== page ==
On the Sony A6300 the 16-50mm zoom lens was used as well as the 16mm f/2.8 pancake lens. If you record 4K with 24 or 25 fps with this camera, it uses 20 MP from the 24 MP sensor with proper downscaling, so almost a full read-out from the sensor. This provides excellent details and low light capabilities but with the downside that it can not record 30 fps in this mode. If you want to record 4K at 30 fps with the Sony A6300 (as well as with the new A6500), you have accept that it also uses a crop with 1:1 pixels. As the pixel size is not much bigger compared to the pixels of the four thirds sensor, the crop, dynamic range and low light sensivity of the Sony A6300 is not significantly ahead of the Four Thirds sensor anymore.


This camera currently leaves me in a letdown. The hardware looks nice, feels well and has a lot of potential, especially the heart of the camera, the Sony IMX269 Four Thirds sensor. But the firmware as well as the separate smartphone app leaves a lot of room for improvements especially in the video section!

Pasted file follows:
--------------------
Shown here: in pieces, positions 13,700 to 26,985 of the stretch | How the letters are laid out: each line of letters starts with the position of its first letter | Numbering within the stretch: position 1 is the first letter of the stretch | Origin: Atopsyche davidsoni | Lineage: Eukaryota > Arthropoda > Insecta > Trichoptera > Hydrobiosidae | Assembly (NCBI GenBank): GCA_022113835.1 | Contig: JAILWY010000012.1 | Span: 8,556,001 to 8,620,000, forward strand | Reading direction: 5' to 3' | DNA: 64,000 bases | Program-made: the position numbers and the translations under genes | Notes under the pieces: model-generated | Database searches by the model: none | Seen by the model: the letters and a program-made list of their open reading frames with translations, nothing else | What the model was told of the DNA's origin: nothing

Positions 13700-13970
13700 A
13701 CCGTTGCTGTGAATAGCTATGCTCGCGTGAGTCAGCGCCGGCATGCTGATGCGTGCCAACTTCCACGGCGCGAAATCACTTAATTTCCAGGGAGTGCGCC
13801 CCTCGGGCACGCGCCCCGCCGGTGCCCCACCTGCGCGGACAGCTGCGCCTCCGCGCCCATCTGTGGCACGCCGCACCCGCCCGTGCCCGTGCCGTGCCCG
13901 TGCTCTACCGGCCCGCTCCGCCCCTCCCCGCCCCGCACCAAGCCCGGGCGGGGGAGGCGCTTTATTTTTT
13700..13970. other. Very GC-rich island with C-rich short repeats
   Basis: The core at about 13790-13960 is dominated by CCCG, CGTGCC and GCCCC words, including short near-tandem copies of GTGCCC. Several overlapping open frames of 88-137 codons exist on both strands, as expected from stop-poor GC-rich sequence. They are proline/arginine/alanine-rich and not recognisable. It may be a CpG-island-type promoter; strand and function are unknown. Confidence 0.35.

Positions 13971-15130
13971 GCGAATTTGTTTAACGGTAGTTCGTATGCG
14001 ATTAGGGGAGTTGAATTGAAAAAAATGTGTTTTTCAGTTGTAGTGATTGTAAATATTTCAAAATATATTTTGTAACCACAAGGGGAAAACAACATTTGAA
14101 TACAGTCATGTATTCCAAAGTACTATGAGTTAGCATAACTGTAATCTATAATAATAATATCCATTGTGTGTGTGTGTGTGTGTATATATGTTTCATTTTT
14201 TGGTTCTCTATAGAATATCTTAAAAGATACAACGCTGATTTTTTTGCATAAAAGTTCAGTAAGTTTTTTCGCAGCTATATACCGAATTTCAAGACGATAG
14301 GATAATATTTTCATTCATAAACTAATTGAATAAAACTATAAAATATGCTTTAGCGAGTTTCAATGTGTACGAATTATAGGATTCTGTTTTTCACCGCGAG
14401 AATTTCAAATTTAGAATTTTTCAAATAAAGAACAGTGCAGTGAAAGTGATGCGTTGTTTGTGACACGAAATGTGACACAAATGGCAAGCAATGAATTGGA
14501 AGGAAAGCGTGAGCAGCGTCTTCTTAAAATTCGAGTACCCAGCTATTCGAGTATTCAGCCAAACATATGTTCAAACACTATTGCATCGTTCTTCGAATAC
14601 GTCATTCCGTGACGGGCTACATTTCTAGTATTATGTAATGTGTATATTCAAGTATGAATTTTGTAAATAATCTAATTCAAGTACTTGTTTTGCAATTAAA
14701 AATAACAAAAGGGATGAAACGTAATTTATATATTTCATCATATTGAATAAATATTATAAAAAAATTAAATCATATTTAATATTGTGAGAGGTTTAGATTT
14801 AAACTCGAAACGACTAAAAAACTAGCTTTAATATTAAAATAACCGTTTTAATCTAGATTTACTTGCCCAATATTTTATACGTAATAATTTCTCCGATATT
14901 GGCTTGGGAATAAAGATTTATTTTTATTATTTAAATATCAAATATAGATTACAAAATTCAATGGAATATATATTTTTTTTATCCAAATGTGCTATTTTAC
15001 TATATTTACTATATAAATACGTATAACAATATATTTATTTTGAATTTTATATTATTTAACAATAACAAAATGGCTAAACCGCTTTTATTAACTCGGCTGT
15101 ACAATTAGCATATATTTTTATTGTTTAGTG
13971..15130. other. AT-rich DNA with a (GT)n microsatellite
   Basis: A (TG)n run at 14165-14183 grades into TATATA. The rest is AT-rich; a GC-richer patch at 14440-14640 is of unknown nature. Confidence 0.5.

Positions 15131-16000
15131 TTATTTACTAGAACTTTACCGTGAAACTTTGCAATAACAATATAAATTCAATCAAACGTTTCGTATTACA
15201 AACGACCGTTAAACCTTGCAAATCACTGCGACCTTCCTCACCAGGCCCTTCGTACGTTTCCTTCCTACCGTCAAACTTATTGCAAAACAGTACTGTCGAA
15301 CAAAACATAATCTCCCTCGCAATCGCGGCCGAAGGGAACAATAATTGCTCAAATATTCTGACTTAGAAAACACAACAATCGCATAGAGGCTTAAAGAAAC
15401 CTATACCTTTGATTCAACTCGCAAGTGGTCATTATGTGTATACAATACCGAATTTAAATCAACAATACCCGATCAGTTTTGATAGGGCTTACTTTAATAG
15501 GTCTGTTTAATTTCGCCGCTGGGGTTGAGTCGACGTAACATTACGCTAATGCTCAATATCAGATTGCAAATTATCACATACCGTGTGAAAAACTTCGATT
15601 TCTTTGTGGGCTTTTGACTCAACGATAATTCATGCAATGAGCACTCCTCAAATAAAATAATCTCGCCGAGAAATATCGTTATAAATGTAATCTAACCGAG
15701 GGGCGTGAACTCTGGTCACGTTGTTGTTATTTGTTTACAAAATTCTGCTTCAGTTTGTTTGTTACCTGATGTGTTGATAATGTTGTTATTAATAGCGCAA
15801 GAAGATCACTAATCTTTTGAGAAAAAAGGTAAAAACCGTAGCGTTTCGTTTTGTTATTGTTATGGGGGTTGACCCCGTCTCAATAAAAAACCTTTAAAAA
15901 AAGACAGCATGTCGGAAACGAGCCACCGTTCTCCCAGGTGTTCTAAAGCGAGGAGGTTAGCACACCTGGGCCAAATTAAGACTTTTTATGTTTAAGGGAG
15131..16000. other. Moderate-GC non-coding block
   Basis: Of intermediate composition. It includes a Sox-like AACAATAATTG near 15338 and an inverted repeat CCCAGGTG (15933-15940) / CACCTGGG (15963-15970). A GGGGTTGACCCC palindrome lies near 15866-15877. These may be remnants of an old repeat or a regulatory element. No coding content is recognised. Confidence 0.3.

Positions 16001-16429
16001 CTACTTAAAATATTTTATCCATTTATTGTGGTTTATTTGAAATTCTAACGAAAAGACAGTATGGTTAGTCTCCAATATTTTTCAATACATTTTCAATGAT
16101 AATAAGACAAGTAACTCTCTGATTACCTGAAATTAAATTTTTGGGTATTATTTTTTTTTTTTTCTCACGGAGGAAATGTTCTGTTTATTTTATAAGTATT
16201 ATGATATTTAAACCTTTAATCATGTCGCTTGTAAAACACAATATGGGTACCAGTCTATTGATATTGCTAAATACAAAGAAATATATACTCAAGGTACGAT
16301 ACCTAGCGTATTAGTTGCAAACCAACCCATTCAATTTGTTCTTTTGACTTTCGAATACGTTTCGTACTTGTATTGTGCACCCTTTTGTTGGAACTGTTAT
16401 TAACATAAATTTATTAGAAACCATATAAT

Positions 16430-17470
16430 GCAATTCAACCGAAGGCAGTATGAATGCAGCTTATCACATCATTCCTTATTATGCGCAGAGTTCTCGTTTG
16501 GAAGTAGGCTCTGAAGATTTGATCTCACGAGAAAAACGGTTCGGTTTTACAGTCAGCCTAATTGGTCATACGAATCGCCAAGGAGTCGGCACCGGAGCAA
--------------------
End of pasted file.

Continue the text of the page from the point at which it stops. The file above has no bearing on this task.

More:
I think many of the current downsides could be adressed and solved by firmware updates, so please YI, add the following features:

  • Allow manual settings in video mode
  • Allow manual focus also with the 42.5 prime lens through the camera menu / dials
  • Add a moveable zoom magnification in preview for precise manual focusing
  • Allow longer video recording as the crippled 07:29 in 4K.
  • Provide live output on HDMI also during recording
  • Add flat picture profiles
  • Support remote control at least for video start/stop and single shots
  • Support also 5.8 GHz WiFi (and allow to restrict usage to this band)
  • Allow to store also the single raw images during time lapse shooting
  • Allow control of OIS through camera menu settings

So please set free the potential of the hardware of this camera!

Manufacturer's page: http://www.yitechnology.com/yimirrorless/index/id/8.html